The latest Baby Boomer trend is the 'death dinner,' where Boomers gather with family and friends over dinner and discuss difficult topics like final wishes, wills, cremation and burial. Bloomberg reports:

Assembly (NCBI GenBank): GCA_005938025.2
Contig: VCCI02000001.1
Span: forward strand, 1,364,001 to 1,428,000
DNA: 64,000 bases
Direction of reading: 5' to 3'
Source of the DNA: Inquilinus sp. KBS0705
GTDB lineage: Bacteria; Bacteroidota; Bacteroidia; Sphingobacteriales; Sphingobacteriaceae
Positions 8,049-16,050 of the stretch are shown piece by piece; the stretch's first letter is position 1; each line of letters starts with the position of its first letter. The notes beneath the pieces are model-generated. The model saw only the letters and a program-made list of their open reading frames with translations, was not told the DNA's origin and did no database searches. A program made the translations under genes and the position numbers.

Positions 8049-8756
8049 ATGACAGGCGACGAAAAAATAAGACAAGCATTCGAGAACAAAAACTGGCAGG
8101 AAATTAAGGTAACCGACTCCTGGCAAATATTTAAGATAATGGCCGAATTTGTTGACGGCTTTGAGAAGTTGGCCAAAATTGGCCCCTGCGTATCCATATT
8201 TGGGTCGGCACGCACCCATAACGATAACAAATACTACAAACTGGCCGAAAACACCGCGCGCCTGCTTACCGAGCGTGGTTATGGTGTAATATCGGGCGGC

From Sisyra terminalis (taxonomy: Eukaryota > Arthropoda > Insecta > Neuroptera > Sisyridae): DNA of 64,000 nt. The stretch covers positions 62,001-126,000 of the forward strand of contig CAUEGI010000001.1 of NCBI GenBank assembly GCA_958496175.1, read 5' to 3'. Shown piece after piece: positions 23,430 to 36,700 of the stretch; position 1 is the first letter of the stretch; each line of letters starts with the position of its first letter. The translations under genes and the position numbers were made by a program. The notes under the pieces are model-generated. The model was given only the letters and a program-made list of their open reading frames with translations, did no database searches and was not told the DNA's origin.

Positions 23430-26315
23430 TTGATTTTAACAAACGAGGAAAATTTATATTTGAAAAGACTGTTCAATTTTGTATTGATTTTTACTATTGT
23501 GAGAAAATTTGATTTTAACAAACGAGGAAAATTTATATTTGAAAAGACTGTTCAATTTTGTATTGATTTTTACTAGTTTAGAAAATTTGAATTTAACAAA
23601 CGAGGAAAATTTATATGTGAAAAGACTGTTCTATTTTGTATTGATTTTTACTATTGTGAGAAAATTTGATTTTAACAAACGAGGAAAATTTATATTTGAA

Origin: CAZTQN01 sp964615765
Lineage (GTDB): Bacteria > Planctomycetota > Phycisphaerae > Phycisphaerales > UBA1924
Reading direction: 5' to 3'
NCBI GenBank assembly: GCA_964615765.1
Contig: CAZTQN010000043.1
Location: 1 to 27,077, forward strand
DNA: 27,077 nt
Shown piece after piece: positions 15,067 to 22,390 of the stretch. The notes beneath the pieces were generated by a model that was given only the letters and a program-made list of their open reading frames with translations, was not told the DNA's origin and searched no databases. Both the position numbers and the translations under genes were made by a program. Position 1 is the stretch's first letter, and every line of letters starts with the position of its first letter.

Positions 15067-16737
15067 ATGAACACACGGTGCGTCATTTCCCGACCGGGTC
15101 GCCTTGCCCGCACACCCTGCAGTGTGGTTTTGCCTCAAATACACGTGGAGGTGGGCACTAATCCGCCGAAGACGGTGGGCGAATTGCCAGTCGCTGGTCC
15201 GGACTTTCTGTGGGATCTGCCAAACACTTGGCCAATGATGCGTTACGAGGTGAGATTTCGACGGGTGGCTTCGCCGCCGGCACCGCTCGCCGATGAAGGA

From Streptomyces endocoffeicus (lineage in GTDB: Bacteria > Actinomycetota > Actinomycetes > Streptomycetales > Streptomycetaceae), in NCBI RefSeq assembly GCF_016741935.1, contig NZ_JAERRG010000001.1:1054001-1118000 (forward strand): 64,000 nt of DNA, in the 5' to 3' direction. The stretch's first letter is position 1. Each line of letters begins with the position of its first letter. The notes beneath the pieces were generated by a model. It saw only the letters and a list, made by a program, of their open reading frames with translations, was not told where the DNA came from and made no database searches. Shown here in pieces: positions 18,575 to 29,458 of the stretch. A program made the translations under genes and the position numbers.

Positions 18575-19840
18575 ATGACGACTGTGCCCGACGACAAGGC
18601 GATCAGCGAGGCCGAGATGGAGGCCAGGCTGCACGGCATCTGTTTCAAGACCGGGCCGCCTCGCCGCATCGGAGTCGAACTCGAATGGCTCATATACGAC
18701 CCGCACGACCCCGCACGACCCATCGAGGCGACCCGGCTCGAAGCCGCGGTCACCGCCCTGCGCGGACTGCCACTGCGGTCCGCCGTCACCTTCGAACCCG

See a video report from Bloomberg on death dinners below the jump.At a Manhattan dinner party, former Citigroup Inc. ... executive Steffen Landauer gathered an eclectic mix of guests at his apartment off Fifth Avenue to sip pinot noir, dine on seared salmon -- and talk about death.“I think about it a lot and talk about it very little,” Landauer said to the group, which included a filmmaker, a private school principal, and a professional storyteller. Not to be confused with a macabre parlor game, the evening was conceived to confront real-life issues wrapped up in death and dying that few people like to acknowledge, let alone talk about at a dinner party. Would I want a feeding tube? Does dad want to die at home? What happens to my kids if I die in an accident along with my spouse?Those questions are getting asked more frequently. Over the past month [September 2013], hundreds of Americans across the country have organized so-called death dinners, designed to lift the taboo around talking about death in hopes of heading off conflicts over finances and medical care -- and avoiding unnecessary suffering at the end of life. It’s a topic that is resonating as baby boomers, born from 1946 to 1964, deal with the passing of their parents, even as they come face-to-face with their own mortality.About 70 percent of adults don’t have a living will, a legal document detailing the medical interventions they’d want or not want if unable to communicate, according to the Pew Research Center. As many as 30 percent of Americans 65 and older don’t have a will detailing what should happen with their assets, a Pew survey found. If those discussions don’t happen ahead of an illness or death, it can leave family members conflicted over what to do.